A tourist came too close to a bison at Yellowstone National Park and felt the consequences. According to a news release, a 25-year-old woman from Grove City, Ohio, along with two other visitors, broke a park regulation requiring visitors to stay at least 25 yards away from bison. She approached to within 10 feet of a bison on the morning of May 30, 2022, before it “gored the woman and tossed her 10 feet into the air.”
According to park officials, the woman sustained puncture wounds and other injuries. She was quickly transported via ambulance to Eastern Idaho Regional Medical Center to receive medical care. Additional details about her current condition are unavailable.
“The incident remains under investigation, and there is no additional information to share,” writes the National Park Service (NPS). “Wildlife in Yellowstone National Park are wild and can be dangerous when approached. When an animal is near a campsite, trail, boardwalk, parking lot, or in a developed area, give it space… If need be, turn around and go the other way to avoid interacting with a wild animal in close proximity.”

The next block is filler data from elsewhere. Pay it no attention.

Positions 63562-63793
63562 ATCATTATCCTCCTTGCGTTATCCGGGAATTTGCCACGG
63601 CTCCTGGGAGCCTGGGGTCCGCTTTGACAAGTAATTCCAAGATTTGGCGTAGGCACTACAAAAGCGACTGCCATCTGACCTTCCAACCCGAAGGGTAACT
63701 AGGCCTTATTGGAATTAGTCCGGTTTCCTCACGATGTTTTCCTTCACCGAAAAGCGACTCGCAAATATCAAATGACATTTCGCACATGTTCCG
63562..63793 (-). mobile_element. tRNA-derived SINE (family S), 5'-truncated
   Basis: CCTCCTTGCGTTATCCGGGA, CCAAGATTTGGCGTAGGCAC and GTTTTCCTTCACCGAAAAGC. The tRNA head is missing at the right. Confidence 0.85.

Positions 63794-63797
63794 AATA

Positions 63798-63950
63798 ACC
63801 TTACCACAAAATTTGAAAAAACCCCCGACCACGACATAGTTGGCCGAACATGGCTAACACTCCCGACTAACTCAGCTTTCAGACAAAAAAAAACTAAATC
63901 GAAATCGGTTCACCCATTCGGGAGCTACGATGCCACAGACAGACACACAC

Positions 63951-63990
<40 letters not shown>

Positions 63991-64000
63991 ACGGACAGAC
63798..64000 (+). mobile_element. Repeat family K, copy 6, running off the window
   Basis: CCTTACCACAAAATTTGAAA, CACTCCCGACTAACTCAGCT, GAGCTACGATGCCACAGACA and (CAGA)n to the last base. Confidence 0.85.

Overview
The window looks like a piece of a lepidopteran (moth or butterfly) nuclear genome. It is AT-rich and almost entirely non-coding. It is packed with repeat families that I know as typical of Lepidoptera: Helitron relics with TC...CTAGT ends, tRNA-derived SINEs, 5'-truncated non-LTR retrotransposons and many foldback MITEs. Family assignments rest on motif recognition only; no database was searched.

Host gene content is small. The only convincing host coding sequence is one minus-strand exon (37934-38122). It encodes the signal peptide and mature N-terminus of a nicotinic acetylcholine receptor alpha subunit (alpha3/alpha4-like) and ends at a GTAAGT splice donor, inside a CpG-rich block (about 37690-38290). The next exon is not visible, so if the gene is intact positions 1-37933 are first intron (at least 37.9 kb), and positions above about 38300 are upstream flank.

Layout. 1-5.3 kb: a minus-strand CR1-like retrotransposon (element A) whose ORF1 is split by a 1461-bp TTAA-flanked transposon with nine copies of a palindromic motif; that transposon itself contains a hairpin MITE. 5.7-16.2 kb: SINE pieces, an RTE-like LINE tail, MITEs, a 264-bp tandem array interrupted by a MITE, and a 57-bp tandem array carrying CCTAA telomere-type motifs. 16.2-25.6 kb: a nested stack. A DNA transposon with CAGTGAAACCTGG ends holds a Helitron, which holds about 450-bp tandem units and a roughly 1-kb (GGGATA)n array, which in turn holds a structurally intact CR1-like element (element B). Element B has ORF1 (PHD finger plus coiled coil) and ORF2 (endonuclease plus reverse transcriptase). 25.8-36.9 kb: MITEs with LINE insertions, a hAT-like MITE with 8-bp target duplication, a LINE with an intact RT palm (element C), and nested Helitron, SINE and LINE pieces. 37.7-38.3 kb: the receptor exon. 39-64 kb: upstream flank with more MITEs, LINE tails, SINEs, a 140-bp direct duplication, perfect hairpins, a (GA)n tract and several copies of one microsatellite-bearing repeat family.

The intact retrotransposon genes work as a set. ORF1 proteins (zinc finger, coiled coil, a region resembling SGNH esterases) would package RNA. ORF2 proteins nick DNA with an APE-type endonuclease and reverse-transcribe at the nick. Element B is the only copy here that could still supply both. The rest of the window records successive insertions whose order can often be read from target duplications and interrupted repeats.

The park currently requires visitors to stay at least 25 yards away from large animals such as bison and elk and maintain a distance of at least 100 yards from wolves and bears. Still, visitors to the park are notorious for disregarding regulations and getting way too close to wildlife. NPS officials say the recent mauling is the first instance this year of a visitor getting too close to a bison, where the animal responded by goring the individual.
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There are currently estimated to be more than 5,500 bison in Yellowstone. In the early 20th century, there were only around two dozen bison in the park. Decades of conservation work have bolstered the population to where it is today. Bison are considered to be the largest land mammal in North America, with bulls reaching weights of up to 2,000 pounds. Though many people might think that the herbivores aren’t dangerous, the Yellowstone NPS warns that this is not the case. “They have injured more people in Yellowstone than any other animal,” writes the NPS. “They are unpredictable and can run three times faster than humans.”
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